“I’m hoping the ‘no change to existing curb lines’ is more subjective than it sounds,” stated Brett Hussong, Norton’s supervisor, in another email.

A loss of trees at intersections?

Curves in the proposed trail at corners with intersecting streets could lead to the destruction of 96 trees, according to SOS. All told, Summit Avenue could lose 827 to 952 trees, or about 61 percent of its tree canopy, according SOS and its hired arborist.

Clare Cloyd, public services manager in the Parks and Recreation Department, challenged that conclusion. “The risk to trees is highly variable depending on specific site conditions, current health and maturity of trees, and tree species,” she said. “Other design considerations, approval processes, and engineering will be necessary to identify specific impacts to trees. The potential risk to trees was evaluated as part of the regional trail plan to understand potential impacts to trees relative to the proposed trail alignment. In most segments, there is no change in the curb line, meaning that the number of vulnerable trees stays the same regardless of the trail.”

As for the loss of trees at corners, Cloyd said that “specific designs at intersections will need to be addressed during the engineering phase of the project to determine appropriate crossing conditions that prioritize tree health, pedestrian and bicycle safety and vehicle movement. The trail plan does outline tree vulnerability and potential risks associated with construction of a regional trail. It also includes a toolkit of best practices for intersections.” 

The risk to tree roots

SOS maintains that rebuilding more than 150 driveway aprons and more than 300 carriage walks or outwalks in conjunction with the regional trail will be very damaging to tree roots. According to Cloyd, the plan for the regional trail is a “visionary document” and such a level of detail is not known. Besides, the driveways and walks in the Summit right-of-way will need to be rebuilt at some point regardless of the trail plans, she stated.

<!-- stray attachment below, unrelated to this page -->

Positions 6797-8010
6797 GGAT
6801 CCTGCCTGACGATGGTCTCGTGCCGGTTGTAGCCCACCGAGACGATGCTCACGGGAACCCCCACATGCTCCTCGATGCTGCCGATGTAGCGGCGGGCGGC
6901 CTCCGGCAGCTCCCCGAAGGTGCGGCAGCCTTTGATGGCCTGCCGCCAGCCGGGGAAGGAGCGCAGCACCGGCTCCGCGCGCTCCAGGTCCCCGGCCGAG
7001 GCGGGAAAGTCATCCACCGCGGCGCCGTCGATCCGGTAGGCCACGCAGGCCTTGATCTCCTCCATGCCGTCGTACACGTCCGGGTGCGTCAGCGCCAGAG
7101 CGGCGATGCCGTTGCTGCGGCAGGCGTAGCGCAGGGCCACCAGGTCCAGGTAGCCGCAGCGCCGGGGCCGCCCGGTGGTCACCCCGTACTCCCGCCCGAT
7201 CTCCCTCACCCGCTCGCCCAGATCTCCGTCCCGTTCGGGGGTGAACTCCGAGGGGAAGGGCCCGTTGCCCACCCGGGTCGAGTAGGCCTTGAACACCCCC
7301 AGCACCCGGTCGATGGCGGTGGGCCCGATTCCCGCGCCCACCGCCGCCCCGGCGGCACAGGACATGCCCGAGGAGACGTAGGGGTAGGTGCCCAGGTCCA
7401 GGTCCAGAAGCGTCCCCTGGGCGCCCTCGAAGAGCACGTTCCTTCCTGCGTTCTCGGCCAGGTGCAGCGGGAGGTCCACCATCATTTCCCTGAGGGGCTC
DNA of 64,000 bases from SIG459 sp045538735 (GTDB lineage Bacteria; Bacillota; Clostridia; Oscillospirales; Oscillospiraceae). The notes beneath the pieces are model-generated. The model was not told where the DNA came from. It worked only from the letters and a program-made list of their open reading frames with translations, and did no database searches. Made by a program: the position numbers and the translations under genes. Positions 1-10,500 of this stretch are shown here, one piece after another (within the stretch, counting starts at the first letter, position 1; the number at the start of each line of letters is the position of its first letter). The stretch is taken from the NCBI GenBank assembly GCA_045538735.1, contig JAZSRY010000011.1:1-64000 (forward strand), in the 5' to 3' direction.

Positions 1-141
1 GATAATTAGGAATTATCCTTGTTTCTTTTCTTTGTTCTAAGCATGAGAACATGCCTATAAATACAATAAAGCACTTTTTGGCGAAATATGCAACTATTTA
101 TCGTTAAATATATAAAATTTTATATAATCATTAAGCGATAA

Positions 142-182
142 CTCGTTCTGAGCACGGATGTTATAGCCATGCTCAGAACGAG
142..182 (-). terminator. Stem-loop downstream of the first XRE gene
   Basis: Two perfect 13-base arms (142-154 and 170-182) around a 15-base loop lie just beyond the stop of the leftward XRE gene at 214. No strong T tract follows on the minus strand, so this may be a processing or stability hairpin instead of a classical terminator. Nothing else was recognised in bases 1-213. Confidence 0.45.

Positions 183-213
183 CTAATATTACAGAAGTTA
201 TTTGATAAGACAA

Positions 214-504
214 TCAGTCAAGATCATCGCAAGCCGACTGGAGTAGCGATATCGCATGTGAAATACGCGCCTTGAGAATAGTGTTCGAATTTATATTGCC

Public comment is being sought through February 28 on the latest draft plan of the Summit Avenue Regional Trail. The final master plan will be drafted in March. A public hearing before the Parks and Recreation Commission is expected in March. The Saint Paul Planning Commission Transportation Committee will then make its recommendations. The City Council is expected to address the plan in April and then send its recommendation to the Metropolitan Council for review and approval in June.

To view the latest plan for the Summit Avenue Regional Trail, visit To comment on the plan, visit

— Jane McClure


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This Post Has One Comment

  1. Patrick Morley, Highland Park

    Since I don’t live near Summit Avenue, I am not directly affected by the potential loss of trees. I might be out of line and poorly informed, but I was wondering why a recreational path down the middle of the parkway isn’t being considered since many people currently jog that route anyway. It would seem a meandering route for cycling, dog walking, rollerblading, etc., could be compatible with minimal tree loss.